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An Irish grave marker at Saint Mary's College captured during a brief snow.
The Celtic cross is a symbol that combines a cross with a ring surrounding the intersection. It belongs to a kind of crosses with a nimbus. In the Celtic Christian world it was combined with the Christian cross and this design was often used for high crosses – a free-standing cross made of stone and often richly decorated. With the Celtic Revival the shape, usually decorated with interlace and other motifs from Insular art, became popular for funerary monuments and other uses, and has remained so, spreading well beyond Ireland.
REV. BERNARD J. HAYDEN, Pastor St. Lawrence Catholic Church, Easton, and Pastor in charge of St. Joseph's Church, Salt Creek Valley, and St. Patrick's Church, Springdale; came to Kansas in August, 1866, locating in Topeka, where he attended the Seminary of the Assumption of the Blessed Virgin, and where he resided until April, 1869. He then removed to Lawrence, where he resided until November, 1869, in which month he was ordained in Columbus, Ohio, by Bishop Rosecranz. After his ordination he went to Soloman City, Dickinson County, where he had charge of the mission extending from Abilene to Kit Carson, in Colorado. He continued in charge of this mission until January, 1871, when, owing to failing eye-sight, he went to Roscommon, Ireland, where he remained until August, 1881, and then returned to America, locating in Kansas City, Kan., where he lived until he came to Easton. Father Hayden was born in Roscommon, Ireland, in March, 1847, where he completed his classical course of studies, and lived in his native city until April 4, 1864, when he left Ireland for America, locating in Milwaukee, Wis., where he entered St. Francis' Seminary, and pursued his philosophical and theological studies until August, 1866, when he came to Kansas, locating in Topeka, as already stated; here he completed his studies in June, 1868. He then taught in the Seminary of the Assumption until 1869.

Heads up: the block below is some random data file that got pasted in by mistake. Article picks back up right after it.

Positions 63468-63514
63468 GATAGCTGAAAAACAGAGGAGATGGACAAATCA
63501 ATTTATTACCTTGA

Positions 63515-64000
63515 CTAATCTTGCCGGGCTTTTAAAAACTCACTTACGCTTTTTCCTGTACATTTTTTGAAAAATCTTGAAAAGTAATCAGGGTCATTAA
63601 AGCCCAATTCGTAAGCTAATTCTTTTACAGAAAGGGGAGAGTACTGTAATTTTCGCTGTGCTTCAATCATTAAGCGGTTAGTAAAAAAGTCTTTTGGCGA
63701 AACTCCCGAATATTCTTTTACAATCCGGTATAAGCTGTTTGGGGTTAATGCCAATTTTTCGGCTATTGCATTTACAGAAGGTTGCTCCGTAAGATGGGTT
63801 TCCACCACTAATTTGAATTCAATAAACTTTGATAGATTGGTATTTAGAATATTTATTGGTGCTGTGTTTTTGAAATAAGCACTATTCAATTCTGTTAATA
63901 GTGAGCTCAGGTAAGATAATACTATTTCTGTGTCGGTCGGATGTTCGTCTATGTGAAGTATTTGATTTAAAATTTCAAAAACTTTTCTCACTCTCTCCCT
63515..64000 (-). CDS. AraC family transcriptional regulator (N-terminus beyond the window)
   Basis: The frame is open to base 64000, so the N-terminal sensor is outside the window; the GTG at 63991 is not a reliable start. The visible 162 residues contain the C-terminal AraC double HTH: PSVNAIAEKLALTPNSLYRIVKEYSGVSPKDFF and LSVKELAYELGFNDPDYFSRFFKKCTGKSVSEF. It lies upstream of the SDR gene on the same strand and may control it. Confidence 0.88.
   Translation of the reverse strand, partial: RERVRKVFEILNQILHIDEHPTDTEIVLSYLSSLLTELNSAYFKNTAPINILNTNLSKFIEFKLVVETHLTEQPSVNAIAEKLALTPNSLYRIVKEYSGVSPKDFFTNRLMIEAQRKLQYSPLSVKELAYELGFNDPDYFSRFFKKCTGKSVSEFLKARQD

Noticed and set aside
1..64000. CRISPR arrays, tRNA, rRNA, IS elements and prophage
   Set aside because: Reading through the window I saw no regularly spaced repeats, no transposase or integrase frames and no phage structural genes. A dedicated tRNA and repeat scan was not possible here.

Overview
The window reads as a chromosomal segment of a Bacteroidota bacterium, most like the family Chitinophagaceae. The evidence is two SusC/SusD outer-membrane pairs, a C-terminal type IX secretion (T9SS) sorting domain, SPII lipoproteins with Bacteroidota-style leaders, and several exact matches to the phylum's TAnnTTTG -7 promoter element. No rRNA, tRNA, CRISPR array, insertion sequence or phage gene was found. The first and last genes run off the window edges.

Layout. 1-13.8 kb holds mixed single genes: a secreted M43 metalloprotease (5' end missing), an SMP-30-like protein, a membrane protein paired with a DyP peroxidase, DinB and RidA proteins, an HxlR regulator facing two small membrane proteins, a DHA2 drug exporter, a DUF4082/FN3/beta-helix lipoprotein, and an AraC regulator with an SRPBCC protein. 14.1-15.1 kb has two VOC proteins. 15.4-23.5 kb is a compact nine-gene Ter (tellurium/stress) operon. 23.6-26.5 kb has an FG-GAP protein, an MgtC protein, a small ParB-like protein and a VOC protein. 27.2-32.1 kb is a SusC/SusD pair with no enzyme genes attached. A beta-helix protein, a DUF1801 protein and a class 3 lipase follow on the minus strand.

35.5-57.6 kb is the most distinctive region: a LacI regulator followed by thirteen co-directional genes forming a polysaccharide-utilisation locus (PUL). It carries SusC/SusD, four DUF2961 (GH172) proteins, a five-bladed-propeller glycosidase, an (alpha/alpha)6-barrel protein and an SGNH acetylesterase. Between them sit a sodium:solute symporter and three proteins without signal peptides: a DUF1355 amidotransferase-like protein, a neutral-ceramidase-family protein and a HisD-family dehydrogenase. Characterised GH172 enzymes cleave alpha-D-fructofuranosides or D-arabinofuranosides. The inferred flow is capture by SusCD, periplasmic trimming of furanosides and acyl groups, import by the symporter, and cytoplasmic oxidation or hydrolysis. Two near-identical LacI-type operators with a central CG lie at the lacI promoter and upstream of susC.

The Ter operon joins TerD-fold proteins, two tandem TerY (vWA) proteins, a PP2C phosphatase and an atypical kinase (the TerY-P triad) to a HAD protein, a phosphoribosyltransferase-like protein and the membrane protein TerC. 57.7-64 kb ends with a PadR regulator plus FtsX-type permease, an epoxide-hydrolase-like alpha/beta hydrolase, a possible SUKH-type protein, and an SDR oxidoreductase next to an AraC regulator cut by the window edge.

April 12th, 2013
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